We’re having a lot of discussions at present with our customers about fixing interest rates given the increase in rates via recent OCR changes plus expectations of further rate increases which are being forecast by most economists plus the RBNZ.
We’re also seeing those expectations being played out in the swap curve, where 5-year swap rates have moved from historical lows of around 0% to a peak of c. 2.8% recently.
This has led to plenty of discussion about the merits of fixing versus floating.
This short article is not about the merits of fixing versus floating (we will outlay some considerations on this topic in an upcoming article), but to highlight a significant discrepancy that we’re seeing between banks at present with their various fixed rates, even when standardised back to the same customer margin.
Take a look at the below graph, which is a data set of four of the main banks depicting the margin above the swap rate for each term of 1-5 years.
Now, its important to note a couple of things here:
- This is based on a customer base margin of c. 2.5 above a typical BKBM for illustrative purposes only. We observe plenty of margins both higher and lower than this.
- The colours of the graph are meaningless versus the normal colours of the main banks.
- This is only one data point and only one consideration out of many when discussing and then agreeing on an interest rate risk management strategy.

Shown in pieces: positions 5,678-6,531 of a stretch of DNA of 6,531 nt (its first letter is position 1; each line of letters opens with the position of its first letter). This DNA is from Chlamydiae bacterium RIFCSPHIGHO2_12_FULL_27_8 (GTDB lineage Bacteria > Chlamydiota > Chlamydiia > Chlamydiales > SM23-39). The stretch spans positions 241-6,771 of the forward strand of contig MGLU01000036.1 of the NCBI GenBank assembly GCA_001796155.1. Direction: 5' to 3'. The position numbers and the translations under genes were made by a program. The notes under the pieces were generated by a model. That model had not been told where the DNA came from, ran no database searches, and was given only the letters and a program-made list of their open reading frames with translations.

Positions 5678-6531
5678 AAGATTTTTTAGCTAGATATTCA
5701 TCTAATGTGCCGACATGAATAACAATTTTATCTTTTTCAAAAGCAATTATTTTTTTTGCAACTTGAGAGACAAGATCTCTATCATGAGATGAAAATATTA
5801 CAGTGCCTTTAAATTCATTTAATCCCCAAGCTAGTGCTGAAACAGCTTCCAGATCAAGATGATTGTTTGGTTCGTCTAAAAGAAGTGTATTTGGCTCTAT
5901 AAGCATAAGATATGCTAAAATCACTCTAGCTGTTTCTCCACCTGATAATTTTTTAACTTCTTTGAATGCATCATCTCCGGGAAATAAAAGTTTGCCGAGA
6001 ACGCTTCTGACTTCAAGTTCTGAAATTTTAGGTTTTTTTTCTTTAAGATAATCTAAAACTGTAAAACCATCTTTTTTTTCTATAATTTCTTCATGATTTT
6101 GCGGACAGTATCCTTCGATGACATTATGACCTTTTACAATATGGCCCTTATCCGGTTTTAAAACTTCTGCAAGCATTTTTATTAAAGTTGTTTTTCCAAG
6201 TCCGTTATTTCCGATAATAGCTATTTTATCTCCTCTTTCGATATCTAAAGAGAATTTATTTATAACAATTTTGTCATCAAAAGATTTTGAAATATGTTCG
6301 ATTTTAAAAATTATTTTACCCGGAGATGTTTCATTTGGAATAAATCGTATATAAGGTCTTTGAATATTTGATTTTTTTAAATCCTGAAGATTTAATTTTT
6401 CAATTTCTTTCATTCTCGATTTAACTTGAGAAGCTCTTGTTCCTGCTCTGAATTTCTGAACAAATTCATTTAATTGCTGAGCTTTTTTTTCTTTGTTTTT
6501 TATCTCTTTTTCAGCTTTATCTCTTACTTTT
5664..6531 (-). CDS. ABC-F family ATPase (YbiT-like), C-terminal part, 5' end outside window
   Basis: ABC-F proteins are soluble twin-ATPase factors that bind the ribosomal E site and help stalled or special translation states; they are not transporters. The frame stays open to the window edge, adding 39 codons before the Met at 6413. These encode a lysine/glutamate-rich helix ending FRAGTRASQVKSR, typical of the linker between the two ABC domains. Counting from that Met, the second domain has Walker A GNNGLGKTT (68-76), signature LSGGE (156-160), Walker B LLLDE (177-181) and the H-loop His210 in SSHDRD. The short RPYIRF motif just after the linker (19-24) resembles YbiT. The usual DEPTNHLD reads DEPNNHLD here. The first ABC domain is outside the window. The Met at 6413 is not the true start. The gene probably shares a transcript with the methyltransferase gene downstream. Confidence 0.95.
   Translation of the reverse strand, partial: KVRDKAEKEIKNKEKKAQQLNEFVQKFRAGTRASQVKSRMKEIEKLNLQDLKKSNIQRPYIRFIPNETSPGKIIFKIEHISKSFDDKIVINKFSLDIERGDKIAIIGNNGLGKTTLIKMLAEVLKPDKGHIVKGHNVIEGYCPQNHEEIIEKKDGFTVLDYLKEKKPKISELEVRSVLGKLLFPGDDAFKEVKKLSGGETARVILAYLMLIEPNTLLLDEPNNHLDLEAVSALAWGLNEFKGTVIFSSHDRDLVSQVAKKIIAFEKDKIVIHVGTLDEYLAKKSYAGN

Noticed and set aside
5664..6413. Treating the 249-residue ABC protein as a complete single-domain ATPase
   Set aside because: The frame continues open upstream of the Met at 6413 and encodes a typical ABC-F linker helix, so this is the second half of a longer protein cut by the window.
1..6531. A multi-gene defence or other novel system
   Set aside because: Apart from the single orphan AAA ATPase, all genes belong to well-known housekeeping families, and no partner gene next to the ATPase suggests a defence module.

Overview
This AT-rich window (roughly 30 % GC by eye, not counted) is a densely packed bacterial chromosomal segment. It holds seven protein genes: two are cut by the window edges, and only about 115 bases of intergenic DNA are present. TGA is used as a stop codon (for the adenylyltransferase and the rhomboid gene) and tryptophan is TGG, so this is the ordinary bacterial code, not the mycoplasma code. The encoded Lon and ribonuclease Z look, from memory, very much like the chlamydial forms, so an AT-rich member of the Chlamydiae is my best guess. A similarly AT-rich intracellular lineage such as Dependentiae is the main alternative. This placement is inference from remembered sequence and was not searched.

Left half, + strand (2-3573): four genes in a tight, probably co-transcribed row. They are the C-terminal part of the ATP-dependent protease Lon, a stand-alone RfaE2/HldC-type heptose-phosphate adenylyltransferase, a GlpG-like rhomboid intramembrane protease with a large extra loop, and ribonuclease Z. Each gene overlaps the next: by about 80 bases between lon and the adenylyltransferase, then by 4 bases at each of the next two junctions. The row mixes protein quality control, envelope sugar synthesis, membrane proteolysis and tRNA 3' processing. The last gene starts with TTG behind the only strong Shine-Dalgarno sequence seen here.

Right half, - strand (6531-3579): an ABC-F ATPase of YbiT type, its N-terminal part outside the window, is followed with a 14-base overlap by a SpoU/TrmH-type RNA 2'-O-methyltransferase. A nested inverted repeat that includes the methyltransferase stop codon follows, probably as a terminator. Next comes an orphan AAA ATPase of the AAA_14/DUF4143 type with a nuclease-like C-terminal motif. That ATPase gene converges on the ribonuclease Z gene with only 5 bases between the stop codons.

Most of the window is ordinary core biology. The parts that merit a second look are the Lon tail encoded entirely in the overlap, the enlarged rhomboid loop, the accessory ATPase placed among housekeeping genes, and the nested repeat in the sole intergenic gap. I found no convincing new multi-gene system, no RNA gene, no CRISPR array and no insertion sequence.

The numbers are extremely stark.
At 1-2 years, most banks adopt similar margins above the swap curve as each other.
However, when we move to 3-5 years, two banks in the market place have significantly higher margins inserted in their 3-5 year rates than two other banks.
At their broadest gap – the 5-year rate, those margin differences are as much as 65bps. To put that in context, that means $6,500 per year per $1,000,000 locked away.
That means $32,500 over 5 years.
If it was a $10m loan, that would be $325,000.
That’s an extraordinary amount of money. That premium, above and beyond the market, does nothing to manage your risk.
So why is this?
Well, a number of things can cause this, but the major reason is the different banks’ views of the relative uncertainty of future required margin changes that they might need to make if your credit risk changed or RBNZ capital regulations changed.
When a bank locks in a fixed rate with you as a borrower, the margin and their return with it is generally locked in for that period of time.
If the amount of bank capital that they hold against your loan needs to change in the future (due to credit risk or regulatory changes) and that impacts on their return on equity, then they can’t do much about that if there is a fixed margin in place.
So, it becomes a bit of a guessing game with bank’s attempting to manage this with various margin buffers and views on what the future may hold.
In other words, they’re managing their own risk at the same time, by transferring that risk onto borrowers.
Clearly some banks have a much different view of that future than others.
Historically, we don’t typically see such a big difference between banks across the terms but given the big gap opening up and customers looking to make fixing decisions right now, we thought it would be useful to point this out.
So - whose risk are you trying to manage when you fix yours or the banks?
This should not be a deterrent to making a fixing decision – as we said earlier in this article, this is only one data point and only one consideration out of many when discussing and then agreeing on an interest rate risk management strategy.
If you want to chat about any of this, drop us a line.